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Not long after the holiday break, a Staten Island mother received a shocking letter from her children’s school: PCBs had been found on the floor tiles. The culprit was a leaking light fixture. Tests at PS 36 confirmed that the air was safe, but that was after the fixtures in the two affected classrooms had already been removed. PCBs (polychlorinated biphenyls) are man-made chemicals that were used in a wide variety of industrial applications until 1979 when they were banned because of their high toxicity. The discovery at PS 36 adds to the mounting concern about PCBs in New York City schools; last year, the city found the toxic chemicals leaking from lights in three other elementary schools.
Despite being banned more than 30 years ago, PCBs (polychlorinated biphenyls) are still in the paint, caulk, and lighting fixtures of older buildings. Due to concerns about caulk, the EPA ordered the city to test five elementary schools last year. The results showed that the largest source of PCBs to be the lighting fixtures, not caulk. In the rooms with the older lighting ballasts, the air came back several levels higher than the EPA’s acceptable PCB limit. While that seems very dangerous, an EPA toxicologist told WNYC that the agency’s limits are “extremely conservative,” and based on industrial workers who had longterm exposure.
However, the EPA could not give 100 percent assurance that the levels found in the schools would not be harmful, which is why the agency ordered the city to remove older light fixtures from schools. PCBs have been linked to health problems ranging from rashes to cancer.
The leaking fixtures in PS 36 have been removed, and the rest are being inspected. Custodians in all of the city’s school have been ordered to inspect for PCB leaks, which show up as brown and yellowish stains. Most say that a more effective solution is to dismantle and replace every old light fixture, but Mayor Bloomberg and the city continue to reject this idea, citing the cost and downplaying the dangers.
During a hearing last week with the EPA, parents, and the city health department, Bloomberg said “The bottom line is it’s not practical nor do we think it’s necessary to go and redo every single building the city has. It would be all the public housing, it would be all the schools, it would be most private buildings – maybe small houses probably don’t – but any sizable building that was built during 20 or 30 years when this was one of the basic building materials. As long as you don’t touch it, it’s fine.”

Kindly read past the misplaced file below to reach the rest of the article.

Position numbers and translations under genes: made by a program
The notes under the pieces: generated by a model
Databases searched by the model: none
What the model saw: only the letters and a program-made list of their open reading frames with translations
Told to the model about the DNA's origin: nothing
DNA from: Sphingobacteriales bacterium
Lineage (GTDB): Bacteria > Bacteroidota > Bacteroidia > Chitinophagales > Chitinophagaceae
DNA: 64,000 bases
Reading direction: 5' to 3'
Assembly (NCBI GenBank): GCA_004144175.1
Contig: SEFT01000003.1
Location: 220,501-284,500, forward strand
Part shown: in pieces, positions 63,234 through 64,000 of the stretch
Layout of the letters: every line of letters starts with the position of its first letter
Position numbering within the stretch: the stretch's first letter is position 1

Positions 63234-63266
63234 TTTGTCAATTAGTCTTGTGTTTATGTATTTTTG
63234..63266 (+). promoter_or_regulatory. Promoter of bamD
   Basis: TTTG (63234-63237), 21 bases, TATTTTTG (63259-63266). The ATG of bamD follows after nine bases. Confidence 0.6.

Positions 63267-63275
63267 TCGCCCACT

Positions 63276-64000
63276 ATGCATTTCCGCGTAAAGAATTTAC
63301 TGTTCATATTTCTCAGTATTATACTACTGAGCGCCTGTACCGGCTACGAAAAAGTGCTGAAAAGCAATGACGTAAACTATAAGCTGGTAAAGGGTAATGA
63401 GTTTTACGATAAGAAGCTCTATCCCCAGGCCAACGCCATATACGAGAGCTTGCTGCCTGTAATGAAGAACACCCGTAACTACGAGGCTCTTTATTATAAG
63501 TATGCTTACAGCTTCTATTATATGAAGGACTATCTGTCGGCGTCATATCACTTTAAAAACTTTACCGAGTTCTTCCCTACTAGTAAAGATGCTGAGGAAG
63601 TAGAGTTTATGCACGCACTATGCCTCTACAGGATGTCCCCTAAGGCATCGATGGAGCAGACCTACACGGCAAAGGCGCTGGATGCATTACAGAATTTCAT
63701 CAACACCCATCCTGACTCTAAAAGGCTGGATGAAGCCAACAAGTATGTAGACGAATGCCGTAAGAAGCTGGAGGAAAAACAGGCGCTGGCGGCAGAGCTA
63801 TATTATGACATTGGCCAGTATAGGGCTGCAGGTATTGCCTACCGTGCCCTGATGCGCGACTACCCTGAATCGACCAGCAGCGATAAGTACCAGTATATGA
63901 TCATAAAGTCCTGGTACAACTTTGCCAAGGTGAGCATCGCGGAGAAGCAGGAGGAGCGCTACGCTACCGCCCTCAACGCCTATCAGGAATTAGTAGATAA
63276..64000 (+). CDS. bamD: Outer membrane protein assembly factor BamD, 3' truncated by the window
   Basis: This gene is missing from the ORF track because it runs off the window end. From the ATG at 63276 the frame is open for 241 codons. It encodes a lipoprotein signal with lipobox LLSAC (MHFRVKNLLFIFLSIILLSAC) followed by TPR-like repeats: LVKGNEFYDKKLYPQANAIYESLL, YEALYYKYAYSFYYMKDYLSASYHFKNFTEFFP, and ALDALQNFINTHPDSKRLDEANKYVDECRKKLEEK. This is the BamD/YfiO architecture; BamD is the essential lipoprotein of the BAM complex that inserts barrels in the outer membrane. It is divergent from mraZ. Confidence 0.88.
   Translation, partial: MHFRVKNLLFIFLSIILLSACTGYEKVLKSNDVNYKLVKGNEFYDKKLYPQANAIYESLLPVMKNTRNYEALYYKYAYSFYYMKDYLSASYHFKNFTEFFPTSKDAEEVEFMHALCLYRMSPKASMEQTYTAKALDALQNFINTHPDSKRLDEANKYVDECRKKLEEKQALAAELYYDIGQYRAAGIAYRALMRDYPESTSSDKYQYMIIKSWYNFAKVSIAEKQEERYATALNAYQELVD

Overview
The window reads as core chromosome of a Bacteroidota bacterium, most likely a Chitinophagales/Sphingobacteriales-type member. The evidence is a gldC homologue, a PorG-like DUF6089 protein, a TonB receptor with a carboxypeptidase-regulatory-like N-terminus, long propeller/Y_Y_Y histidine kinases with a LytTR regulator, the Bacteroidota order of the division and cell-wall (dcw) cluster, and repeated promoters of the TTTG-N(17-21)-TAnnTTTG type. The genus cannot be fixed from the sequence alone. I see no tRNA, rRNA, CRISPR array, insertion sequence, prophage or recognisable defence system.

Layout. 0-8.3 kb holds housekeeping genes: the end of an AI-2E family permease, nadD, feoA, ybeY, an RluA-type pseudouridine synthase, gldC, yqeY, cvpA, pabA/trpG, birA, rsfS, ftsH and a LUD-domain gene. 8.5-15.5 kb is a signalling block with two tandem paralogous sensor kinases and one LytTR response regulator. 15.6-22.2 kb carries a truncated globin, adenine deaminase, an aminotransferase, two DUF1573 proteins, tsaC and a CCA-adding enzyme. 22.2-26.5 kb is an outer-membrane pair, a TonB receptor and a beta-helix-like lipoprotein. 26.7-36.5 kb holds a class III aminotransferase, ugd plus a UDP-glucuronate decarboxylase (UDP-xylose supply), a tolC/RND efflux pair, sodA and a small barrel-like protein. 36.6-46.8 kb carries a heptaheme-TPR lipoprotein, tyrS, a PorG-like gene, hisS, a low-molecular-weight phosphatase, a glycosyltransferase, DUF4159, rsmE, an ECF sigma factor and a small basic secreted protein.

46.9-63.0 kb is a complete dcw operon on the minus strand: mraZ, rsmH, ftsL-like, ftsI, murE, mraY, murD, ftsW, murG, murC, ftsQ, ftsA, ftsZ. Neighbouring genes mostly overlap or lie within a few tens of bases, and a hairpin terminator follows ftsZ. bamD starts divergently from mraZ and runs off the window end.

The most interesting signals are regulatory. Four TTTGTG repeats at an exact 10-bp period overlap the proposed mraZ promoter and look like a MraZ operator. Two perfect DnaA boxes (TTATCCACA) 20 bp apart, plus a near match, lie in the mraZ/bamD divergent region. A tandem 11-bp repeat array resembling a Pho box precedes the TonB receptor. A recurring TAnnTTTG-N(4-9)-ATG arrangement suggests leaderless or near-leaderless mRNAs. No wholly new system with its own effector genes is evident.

New York is not alone in this problem. In December, the EPA issued guidelines to schools nationwide advising them to remove old fixtures because they’re prone to leak PCBs. So far, the EPA has also worked with schools in Oregon, North Dakota, and Massachusetts to eradicate the problem.
To get a scope of the problem in New York City, the EPA is spot testing city schools on the weekend. New York’s regional EPA administrator Judith Enck said that the city is making progress on long-term plans to removed the fixtures. She admits that replacement costs would be high, but new, energy-efficient lighting would save schools money in the long run. However, the schools need to come up with the financing themselves — an obstacle all too-familiar for New York City’s schools.
WHY THIS MATTERS:
The toxins in PCBs can affect the immune, reproductive, nervous, and endocrine systems and are potentially cancer causing if they build up in the body over long periods of time. The leaking lights pose a serious public health concern for New York City school children, making it imperative that all old or faulty fixtures be replaced.
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